Huge piles of rubbish and fly-tipped waste waiting to be cleared from our streets

Piled rubbish in Cliftonville yesterday Photo Frank Leppard

Council bin men and street cleaners face a monumental task today (December 27) after huge mounds of rubbish were  piled up across the isle.

Mounds of waste and dumped items have been seen in Cliftonville, Margate and Ramsgate with the mess then scattered across the pavements due to high winds last night.

Waste operatives have been out clearing bins today.

Rubbish today Photo Amelia Gregory

In February a Clean Up Cliftonville campaign was launched by residents exasperated by the litter and rubbish issues plaguing the area, especially in Athelstan Road where paladin bins were continually overflowing and spreading rubbish on the pavement and road.

The large communal street bins have since been removed but issues remain with rubbish being dumped in the spot where they stood.

Photo Carl Hudson

The Friends of Cliftonville Coastline say despite a budget pledge by Thanet council to employ 10 street cleaners – which has been put on hold due to the pandemic – things have got worse not better.

The group says a “comprehensive solution to deal with flytipping, litter and dog fouling,” is needed.

This would include:

* Better signage, community engagement and education, particularly concerning the perils of pollution to wildlife.

* Free or subsidised collection services for impoverished residents and/or free regular community collections.

* The creation of a swap shop, to ensure that usable items are offered to those in need and reused by the community, rather than ending up in landfill.

* A recycling service that is fit for purpose

* Targeted enforcement and bigger fines aimed at businesses and slum landlords who habitually fly tip

* Better communication with the community so that residents know what they should do, particularly when they move into the area.

* A dedicated dog mess officer, to target and fine repeat offenders at known locations.

* A dedicated alleys officer to engage with local communities who back on to alleyway grot spots, with a strategy to help them adopt and look after them to create usable community spaces.

Find the Friends of Cliftonville Coastline here

Photo Carl Hudson

A Thanet council spokesperson said: “The large bins at the corner of Athelstan Road were removed following feedback from the local community and the ward councillor. Our Waste and Recycling team have ensured that all the residents who previously used these bins now have the appropriate waste containers. They’re given wheeled bins or seagull proof bags, depending on whether they have room to store their containers off of the public highway.

Photo Frank Leppard

“Seagull proof bags are being collected on a Monday and wheeled bins on a Tuesday. Residents received leaflets explaining this as well as guidance on the correct use of seagull proof bags which must be taken back in once emptied.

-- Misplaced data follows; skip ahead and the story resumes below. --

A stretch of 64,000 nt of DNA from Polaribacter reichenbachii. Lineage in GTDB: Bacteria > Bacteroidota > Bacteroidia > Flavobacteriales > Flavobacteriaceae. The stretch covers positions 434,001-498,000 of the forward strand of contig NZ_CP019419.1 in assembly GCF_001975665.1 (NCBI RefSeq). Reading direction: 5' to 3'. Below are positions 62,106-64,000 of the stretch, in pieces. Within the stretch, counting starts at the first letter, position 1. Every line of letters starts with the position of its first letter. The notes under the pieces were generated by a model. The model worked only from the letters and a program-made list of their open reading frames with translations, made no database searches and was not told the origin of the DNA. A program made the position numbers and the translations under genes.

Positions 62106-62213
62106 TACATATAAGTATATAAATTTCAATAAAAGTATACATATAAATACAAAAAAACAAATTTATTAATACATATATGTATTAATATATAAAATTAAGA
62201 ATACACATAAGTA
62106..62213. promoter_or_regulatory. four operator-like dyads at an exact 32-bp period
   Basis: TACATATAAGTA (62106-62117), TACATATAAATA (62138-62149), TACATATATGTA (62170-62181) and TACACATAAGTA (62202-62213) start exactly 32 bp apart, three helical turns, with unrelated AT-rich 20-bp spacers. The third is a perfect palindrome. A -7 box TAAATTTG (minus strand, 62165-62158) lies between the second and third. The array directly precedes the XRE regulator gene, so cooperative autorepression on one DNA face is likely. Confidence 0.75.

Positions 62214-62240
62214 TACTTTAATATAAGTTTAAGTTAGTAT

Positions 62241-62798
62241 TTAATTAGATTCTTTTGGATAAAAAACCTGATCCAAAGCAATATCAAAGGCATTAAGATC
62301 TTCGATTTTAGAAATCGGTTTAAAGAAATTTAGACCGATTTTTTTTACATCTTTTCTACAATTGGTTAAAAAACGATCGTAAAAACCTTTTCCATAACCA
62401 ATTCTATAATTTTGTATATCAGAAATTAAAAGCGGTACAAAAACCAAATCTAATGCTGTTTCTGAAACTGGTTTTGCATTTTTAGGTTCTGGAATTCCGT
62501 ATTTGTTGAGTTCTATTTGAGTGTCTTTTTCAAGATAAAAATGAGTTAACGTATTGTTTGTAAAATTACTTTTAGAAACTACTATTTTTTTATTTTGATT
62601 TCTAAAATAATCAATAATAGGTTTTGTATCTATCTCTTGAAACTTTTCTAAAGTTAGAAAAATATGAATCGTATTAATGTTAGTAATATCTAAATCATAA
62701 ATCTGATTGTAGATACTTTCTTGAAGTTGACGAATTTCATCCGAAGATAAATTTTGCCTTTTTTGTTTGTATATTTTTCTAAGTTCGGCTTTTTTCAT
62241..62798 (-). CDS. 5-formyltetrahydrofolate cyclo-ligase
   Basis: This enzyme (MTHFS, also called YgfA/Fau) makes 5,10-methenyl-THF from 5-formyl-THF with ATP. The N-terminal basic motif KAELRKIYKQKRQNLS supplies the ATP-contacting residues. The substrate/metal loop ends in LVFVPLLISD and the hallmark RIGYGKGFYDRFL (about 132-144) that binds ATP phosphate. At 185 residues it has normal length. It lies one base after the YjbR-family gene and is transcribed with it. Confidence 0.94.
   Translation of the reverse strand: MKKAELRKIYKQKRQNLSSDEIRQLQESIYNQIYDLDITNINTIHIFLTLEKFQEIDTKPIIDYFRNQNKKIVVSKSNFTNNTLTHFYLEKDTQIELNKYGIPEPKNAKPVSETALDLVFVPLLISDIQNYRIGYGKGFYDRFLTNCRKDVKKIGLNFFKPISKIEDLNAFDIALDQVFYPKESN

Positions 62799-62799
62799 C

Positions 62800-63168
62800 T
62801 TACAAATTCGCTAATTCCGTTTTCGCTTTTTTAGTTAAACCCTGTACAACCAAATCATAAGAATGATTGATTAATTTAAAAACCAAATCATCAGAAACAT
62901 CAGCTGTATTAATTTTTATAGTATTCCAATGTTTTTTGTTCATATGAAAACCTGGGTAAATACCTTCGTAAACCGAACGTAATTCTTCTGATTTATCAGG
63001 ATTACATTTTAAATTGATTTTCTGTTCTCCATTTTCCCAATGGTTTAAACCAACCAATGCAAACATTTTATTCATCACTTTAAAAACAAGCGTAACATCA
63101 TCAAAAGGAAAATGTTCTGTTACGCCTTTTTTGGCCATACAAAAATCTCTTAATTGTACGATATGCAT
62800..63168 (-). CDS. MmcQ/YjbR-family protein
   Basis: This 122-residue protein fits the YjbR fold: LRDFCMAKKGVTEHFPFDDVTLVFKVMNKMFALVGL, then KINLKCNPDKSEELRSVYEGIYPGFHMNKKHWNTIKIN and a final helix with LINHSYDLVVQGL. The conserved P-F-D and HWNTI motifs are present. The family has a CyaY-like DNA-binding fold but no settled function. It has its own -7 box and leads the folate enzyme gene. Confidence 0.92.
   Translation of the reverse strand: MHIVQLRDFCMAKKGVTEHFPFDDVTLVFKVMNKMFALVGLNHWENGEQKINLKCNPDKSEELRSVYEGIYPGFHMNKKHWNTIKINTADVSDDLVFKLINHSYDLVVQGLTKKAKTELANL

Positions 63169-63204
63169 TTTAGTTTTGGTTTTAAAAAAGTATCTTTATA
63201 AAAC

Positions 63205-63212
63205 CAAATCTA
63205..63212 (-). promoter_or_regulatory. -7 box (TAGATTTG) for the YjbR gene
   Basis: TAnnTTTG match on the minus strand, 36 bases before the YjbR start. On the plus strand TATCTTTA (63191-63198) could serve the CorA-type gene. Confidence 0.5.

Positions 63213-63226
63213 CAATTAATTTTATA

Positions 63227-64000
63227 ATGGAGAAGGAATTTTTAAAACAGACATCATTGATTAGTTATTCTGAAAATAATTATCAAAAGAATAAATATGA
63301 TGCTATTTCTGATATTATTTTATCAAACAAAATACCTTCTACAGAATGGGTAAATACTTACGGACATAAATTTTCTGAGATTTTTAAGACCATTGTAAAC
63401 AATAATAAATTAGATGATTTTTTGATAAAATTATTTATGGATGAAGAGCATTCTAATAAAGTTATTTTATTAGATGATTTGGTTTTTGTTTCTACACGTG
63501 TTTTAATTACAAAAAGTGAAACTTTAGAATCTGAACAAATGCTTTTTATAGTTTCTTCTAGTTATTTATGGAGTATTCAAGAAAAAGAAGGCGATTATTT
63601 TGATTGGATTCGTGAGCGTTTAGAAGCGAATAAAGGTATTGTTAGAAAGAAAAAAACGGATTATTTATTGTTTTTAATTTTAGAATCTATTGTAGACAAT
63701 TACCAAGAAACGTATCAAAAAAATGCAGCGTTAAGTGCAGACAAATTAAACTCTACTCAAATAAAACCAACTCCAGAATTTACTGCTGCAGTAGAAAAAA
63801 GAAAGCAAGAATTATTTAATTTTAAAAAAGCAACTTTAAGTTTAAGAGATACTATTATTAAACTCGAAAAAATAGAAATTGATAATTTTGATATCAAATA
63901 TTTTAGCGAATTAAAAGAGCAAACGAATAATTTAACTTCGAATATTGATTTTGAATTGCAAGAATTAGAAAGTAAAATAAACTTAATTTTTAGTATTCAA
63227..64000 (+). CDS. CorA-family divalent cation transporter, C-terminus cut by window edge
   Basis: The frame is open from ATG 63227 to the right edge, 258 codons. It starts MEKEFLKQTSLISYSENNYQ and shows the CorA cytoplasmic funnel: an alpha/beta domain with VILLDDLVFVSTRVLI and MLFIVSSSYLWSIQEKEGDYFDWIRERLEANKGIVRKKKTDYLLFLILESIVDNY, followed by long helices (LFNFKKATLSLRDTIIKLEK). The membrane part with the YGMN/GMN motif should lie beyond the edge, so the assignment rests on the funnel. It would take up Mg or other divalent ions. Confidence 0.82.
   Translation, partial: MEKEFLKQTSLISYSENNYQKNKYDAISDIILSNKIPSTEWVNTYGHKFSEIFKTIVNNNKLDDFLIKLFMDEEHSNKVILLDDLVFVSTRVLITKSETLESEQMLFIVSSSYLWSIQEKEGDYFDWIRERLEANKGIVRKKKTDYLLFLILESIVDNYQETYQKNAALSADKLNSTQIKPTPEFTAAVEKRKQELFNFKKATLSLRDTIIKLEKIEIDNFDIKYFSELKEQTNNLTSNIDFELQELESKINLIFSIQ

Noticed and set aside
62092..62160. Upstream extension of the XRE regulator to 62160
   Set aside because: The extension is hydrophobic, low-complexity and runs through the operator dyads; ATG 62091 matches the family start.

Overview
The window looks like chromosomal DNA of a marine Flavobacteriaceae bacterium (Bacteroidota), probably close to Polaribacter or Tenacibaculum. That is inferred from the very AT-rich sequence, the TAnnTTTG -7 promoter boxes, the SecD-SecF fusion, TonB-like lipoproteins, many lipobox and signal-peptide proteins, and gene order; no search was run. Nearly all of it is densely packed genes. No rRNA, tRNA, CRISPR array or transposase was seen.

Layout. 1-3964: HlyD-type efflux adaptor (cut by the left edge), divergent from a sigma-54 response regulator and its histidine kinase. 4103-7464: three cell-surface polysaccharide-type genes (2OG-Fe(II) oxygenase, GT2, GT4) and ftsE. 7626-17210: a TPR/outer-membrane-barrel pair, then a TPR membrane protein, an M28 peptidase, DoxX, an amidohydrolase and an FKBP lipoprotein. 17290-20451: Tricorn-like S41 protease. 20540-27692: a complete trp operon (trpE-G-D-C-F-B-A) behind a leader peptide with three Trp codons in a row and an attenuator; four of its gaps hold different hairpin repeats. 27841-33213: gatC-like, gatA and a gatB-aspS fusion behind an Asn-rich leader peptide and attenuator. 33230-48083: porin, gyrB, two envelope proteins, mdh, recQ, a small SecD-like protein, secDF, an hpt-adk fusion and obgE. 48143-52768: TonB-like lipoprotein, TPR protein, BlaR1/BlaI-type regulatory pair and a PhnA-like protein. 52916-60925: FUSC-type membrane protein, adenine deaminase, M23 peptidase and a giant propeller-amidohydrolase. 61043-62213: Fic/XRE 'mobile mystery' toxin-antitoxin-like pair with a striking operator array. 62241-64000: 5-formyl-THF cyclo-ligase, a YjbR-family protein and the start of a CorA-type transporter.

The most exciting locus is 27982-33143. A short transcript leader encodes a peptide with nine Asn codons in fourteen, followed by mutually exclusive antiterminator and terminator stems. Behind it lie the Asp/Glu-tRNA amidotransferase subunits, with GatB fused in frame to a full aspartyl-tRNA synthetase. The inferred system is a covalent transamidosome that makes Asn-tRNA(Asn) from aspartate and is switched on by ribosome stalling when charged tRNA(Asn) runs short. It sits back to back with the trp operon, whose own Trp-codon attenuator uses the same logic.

“The area where the bins were located is being checked by officers on a daily basis. There is also active CCTV which is being used to frequently monitor this area.  Thanet District Council’s street cleansing and Streetscene Enforcement teams are working together. If there are items left in the area, where there is evidence we investigate so that appropriate action can be taken.

Photo Carl Hudson

“The monitoring is ongoing and appropriate action will be taken primarily to educate those responsible and encourage the correct disposal of waste. New signage is up to warn about the consequences of fly-tipping. This is part of the wider #keepkentclean campaign that was led by Kent County Council and the Kent Resource Partnership.

Photo Amelia Gregory

In the 2018/19 financial year Thanet council carried out 3,755 enforcement investigations into litter and waste offences and teams cleared 3,500 tonnes of waste from isle beaches, 100 tonnes of fly-tipped rubbish, emptied 900 tonnes of rubbish from bins and cleared 840,00 tonnes of detritus during street sweeping.

Photo Frank Leppard

The number of missed bin collections (containers) in 2018, 2019 and 2020:

2018 – 16626
2019 – 27821
2020 – 22139 – as of September

The cost of collecting the waste annually is  £1,906,466.2. The cost of collecting the recycling (mixed recycling, paper and card and food) annually is  £1,438,383.08.

Photo Frank Leppard

A Thanet council spokesperson said: “We continue to educate the public in a number of ways including highlighting examples of prosecutions, reminding people about their duty of care to ensure their waste is removed by a licensed carrier, offering a bulky waste collection service and signposting people to other ways to dispose of unwanted items such as charity shop donations or using the Kent Recycling Centres.”

Photo Wildlife Conservation in Thanet

Waste piled high in Ramsgate was cleared by town council operatives yesterday despite staff being on holiday.

Get rid of it

Photo Brian Smith-Stewart
  • Use your red recycling bag/bin provided by Thanet District Council
  • Break down boxes to fit into the bin / bag  to maximise space for others
  • Take items back home if the bin is full until it has been emptied or book a slot at the waste and recycling centre
  • If you are a licensed trader, use your trade waste bins only
  • Think before you buy products, reuse items if you can
  • Contact TDC for help and advice by emailing email
  • Report littering and fly tipping offences at
  • Only use a licenced waste carrier and do a quick check on the Environment Agency website www.GOV.UK to find a licenced waste carrier. A legitimate waste operator will be happy to show you their licence. Be suspicious and wary of anyone who will only take cash payments or who advertises on social media sites
  • Book bulky waste collection – a council run service –  by calling 01843 577115